Institute researchers and a multidisciplinary team of collaborators are engineering microchips that recapitulate the microarchitecture and functions of living organs, such as the lung, heart, and intestine. These microchips, called organs-on-chips, could one day form an accurate alternative to traditional animal testing.
Each individual organ-on-chip is composed of a clear flexible polymer about the size of a computer memory stick that contains hollow microfluidic channels lined by living human cells. Because the microdevices are translucent, they provide a window into the inner workings of human organs.
The Wyss Institute team seeks to build ten different human organs-on-chips and link them together on an automated instrument to mimic whole-body physiology. The instrument will control fluid flow and cell viability while permitting real-time observation of the cultured tissues and analysis of complex biochemical functions. This instrumented “human-on-a-chip” will be used to rapidly assess responses to new drug candidates, providing critical information on their safety and efficacy.
“A microchip embedded with hollow microfluidic tubes that are lined with human cells, through which air, nutrients, blood and infection-causing bacteria could be pumped. These chips get manufactured the same way companies like Intel make the brains of a computer. But instead of moving electrons through silicon, these chips push minute quantities of chemicals past cells from lungs, intestines, livers, kidneys and hearts.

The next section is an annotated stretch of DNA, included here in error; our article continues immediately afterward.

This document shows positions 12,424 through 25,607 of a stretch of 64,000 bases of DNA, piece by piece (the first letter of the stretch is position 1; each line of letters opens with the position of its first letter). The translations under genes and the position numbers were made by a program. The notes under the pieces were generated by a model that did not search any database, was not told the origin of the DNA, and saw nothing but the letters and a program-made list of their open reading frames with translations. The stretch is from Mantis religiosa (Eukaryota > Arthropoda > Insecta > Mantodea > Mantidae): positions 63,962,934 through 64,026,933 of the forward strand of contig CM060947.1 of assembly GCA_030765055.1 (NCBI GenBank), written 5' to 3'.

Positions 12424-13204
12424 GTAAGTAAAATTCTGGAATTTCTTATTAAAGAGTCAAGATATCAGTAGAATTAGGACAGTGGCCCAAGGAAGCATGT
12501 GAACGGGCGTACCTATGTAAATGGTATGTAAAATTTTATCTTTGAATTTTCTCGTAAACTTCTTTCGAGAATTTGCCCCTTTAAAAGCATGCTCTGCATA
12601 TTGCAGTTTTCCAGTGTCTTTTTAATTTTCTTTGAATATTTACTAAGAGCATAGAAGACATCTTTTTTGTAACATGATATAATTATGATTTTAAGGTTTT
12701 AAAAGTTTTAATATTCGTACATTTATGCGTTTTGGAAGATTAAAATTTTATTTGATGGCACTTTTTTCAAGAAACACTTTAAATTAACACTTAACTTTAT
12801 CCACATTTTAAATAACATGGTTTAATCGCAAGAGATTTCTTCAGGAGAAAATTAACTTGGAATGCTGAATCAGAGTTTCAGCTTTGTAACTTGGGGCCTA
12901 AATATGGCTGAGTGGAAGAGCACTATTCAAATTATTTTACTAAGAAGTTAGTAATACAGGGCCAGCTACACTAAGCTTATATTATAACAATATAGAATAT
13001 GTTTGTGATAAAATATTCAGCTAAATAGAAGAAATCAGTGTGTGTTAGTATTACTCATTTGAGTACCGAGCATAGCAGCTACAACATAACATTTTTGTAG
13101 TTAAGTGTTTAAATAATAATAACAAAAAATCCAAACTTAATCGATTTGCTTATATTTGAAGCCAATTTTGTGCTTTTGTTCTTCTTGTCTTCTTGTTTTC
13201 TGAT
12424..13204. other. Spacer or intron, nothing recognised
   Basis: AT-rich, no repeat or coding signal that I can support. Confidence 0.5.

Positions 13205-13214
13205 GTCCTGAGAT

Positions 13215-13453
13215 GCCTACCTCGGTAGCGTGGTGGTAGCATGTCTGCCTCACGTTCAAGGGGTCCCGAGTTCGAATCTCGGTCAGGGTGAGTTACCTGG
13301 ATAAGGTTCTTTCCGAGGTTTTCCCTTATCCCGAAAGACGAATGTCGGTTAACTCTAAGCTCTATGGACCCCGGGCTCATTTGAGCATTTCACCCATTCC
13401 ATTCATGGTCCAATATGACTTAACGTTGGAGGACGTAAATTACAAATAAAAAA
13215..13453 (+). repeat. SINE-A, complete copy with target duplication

Networks of almost unimaginably tiny tubes give the technology its name—microfluidics—and let the chips mimic the structure and function of complete organs, making them an excellent testbed for pharmaceuticals. The ultimate goal is to lessen dependence on animal test subjects and decrease time and cost for developing drugs.” WIRED
When the Harvard team first published its findings on the chips in 2010, the research was purely scientific. Now, five years later, it’s not only been inducted into the world’s foremost design collection, it’s also been named Design of the Year.
Every year, the Design Museum in London picks a single object and names it the best design of the year. But this year, the museum picked a winner: A chip that replaces animal test subjects with a complex package of human cells.